Finally, when a person incurs a medical collection that is reported to a nationwide credit reporting agency, it results in the update or creation of a credit record. However, because some adults have no credit accounts or collections, not all adults have a credit record. Thus, our estimates of the frequency of medical collections will be too large for those most likely to be “credit invisible,” primarily lower-income or very young consumers. Following the work of Kenneth Brevoort and coauthors,13 we also calculated frequency estimates assuming that all unobserved adults had no medical collections, and we found trends similar to the unadjusted rates (results not shown).
The share of people with at least one new medical bill in collection in 2016 (frequency) reached its maximum—11.3 percent—at the relatively young age of twenty-seven (exhibit 1). The frequency remained near that level until around age forty-six, after which it decreased steadily with age. The median size of debt also reached its maximum—$684—at age twenty-seven and decreased steadily thereafter. From age twenty-seven to age sixty-four, median debt size dropped by 39 percent, while the frequency of medical debt fell by nearly 54 percent.14 After age sixty-five there was a steeper decline in the median dollar value of debt but little change, if any, in the downward trend in the share of people who incurred such debt. In appendix B,7 we show that these trends were similar across sexes, if we looked only at people with large debts (over $1,000), and across the four prior years in the Consumer Credit Panel.
The observed reduction in medical debt with age contrasts with the marked increase in medical spending with age, even when adults’ spending on behalf of their children was accounted for. Exhibit 2 combines the frequency and size results shown in exhibit 1 into a single metric: the overall mean dollar value of medical collections by age. For example, the unconditional mean dollar value of medical debt peaked at age twenty-eight and then fell by more than 80 percent at ages in the late sixties, whereas medical spending increased by a factor of five over the same age range. Uninsurance rates, however, tracked closely with medical debt (exhibit 3). Meanwhile, household income increased gradually during most of adulthood, while medical debt fell (appendix exhibit C3).7 Household net worth also increased in the working years and then stayed roughly level in retirement, while income fell (appendix exhibit C4).7
We also examined how the county-level uninsurance rate related to medical and nonmedical collections when median household income was controlled for (appendix exhibit C5).7 While lower insurance rates were associated with both higher medical and nonmedical collections, the relationship with medical debt was more than twice as strong. All else equal, a decrease of one standard deviation (or 6.26 percentage points) in a county’s insurance rate was associated with an annual per capita increase of $53 in medical collections—roughly double the increase of $26 in nonmedical collections. In contrast, median household income predicted a similar decrease in both types of collections: An increase of 1 percent was associated with a per capita decrease in annual collections of $89–$94.
Next, we examined the distribution of medical debt across all ages, by counties in the highest and lowest uninsurance quartiles. As expected, consumers accrued more debt in counties with higher uninsurance rates (exhibit 4). For reference, average uninsurance rates were 22.7 percent in counties in the highest quartile and 7.2 percent in counties in the lowest quartile (data not shown). However, the difference between quartiles was most evident at the largest debt amounts. For example, the share of consumers with medical debt of less than $200 was nearly 40 percent lower in counties with the lowest uninsurance rates, compared to those with the highest, but this jumped to more than 80 percent lower when the amount in collections was more than $5,000.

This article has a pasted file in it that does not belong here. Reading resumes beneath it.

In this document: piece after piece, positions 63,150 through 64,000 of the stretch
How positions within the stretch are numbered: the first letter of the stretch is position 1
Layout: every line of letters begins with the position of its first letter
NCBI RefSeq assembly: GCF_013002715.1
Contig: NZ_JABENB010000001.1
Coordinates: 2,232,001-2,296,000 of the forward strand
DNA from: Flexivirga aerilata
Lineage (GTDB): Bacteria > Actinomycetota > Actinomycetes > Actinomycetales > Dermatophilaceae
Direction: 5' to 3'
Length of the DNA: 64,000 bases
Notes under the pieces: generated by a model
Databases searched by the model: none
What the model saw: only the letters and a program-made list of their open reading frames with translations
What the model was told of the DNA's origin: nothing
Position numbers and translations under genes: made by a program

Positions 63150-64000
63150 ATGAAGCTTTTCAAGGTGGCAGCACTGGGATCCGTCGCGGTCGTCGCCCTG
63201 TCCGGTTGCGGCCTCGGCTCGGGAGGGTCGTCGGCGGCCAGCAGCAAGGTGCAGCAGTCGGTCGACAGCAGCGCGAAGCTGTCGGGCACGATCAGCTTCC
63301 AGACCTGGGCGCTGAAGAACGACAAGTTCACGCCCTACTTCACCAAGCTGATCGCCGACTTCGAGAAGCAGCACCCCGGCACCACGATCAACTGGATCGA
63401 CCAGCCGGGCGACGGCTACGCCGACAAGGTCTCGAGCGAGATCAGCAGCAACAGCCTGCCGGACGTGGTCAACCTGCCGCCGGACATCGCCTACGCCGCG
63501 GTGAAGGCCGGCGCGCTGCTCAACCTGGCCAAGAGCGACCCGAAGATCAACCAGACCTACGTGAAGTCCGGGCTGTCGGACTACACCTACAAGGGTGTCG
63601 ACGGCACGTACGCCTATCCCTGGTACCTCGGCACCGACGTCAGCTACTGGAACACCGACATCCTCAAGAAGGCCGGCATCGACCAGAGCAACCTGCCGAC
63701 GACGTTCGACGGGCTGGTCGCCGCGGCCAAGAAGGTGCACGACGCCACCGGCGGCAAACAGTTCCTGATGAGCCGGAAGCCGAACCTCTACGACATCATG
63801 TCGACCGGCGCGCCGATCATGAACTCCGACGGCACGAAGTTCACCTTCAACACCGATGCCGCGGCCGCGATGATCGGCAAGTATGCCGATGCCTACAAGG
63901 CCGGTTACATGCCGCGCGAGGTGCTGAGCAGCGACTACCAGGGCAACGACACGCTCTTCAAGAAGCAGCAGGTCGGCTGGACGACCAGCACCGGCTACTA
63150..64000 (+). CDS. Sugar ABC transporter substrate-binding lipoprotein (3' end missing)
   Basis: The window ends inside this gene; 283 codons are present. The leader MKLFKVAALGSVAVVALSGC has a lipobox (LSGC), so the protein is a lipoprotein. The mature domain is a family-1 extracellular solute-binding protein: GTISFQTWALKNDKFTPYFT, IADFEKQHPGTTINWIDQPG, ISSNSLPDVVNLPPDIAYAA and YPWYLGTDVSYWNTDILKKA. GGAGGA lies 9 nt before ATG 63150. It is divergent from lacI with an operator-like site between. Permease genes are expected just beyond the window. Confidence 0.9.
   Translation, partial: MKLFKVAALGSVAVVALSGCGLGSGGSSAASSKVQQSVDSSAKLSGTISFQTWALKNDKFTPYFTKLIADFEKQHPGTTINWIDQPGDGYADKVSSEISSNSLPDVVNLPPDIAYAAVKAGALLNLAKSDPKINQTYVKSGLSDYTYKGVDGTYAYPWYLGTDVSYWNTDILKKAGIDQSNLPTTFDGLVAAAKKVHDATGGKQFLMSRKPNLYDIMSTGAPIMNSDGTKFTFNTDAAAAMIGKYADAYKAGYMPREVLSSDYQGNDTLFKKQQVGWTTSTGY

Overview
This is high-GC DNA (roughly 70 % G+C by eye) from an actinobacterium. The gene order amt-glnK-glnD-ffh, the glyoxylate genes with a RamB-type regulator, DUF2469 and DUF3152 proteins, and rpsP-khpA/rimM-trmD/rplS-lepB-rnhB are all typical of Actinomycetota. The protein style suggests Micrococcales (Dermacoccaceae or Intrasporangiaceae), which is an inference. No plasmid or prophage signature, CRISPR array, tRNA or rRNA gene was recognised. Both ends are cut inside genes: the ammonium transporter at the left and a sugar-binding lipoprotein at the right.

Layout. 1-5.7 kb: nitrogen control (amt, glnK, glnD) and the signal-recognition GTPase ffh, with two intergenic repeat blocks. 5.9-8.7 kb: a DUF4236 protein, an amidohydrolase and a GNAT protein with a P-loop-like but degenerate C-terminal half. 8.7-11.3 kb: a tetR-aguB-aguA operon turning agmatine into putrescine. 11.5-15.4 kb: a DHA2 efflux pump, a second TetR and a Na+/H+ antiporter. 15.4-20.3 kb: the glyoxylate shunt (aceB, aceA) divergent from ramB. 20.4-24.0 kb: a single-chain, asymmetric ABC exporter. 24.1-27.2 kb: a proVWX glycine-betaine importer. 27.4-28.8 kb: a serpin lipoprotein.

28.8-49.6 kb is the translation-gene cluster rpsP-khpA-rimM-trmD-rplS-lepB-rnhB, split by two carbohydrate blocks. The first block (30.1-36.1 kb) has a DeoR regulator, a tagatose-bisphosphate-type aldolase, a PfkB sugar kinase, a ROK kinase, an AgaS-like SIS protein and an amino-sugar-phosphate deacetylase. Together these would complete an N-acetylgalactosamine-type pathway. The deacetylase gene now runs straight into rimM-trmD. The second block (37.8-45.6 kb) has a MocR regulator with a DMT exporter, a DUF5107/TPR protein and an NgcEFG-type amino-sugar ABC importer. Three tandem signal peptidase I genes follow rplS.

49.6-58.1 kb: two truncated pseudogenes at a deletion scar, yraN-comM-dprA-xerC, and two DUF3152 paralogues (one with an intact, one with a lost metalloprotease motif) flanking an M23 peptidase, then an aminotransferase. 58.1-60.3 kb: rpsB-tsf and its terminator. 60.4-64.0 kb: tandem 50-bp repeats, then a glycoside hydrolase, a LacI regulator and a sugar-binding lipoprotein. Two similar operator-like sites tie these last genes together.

Although some unpaid debts were large, most were moderate size. Even in counties with high uninsurance rates, more than 45 percent of consumers with a medical collection in 2016 had an annual total of less than $600. This share was 53 percent for the full population. (See appendix E for this distribution for all consumers and how it varied with credit scores.)7
Despite a marked increase in health care spending, the frequency and size of medical collections decrease substantially with age. The rate of having at least one new bill in medical collections in 2016 fell more than 50 percent from age twenty-seven to age sixty-four, and the median amount among those with medical debt decreased by 39 percent. The only extended period of rising medical debt, early adulthood, is also a time of largely flat medical spending.
Natural candidates to explain the disconnect between medical spending and debt include household financial resources and insurance coverage. When unpaid medical debt is high, incomes are low, and vice versa. Further, the age profile for nonmedical collections is broadly similar to that for medical debt (see appendix D),7 which suggests that general financial capability and financial resources play a role in both outcomes. Still, the most striking relationship is the close correlation between the lack of health insurance coverage and medical debt. This finding is consistent with prior research that has established causal links between health insurance and improved financial outcomes in specific settings.2,10,15–18
An examination of the relationship between medical debt and county-level income and insurance rates concurrently (while controlling for individual age and urban/rural status) showed that both medical and nonmedical collections fell as income and insurance rates rose. However, while the relationships between both collection types and income were very similar, the association between insurance rates and medical debt was twice as strong as that between insurance rates and nonmedical debt. This is consistent with the theory that health insurance coverage both directly reduces medical debt and may leave additional resources to pay for nonmedical debt.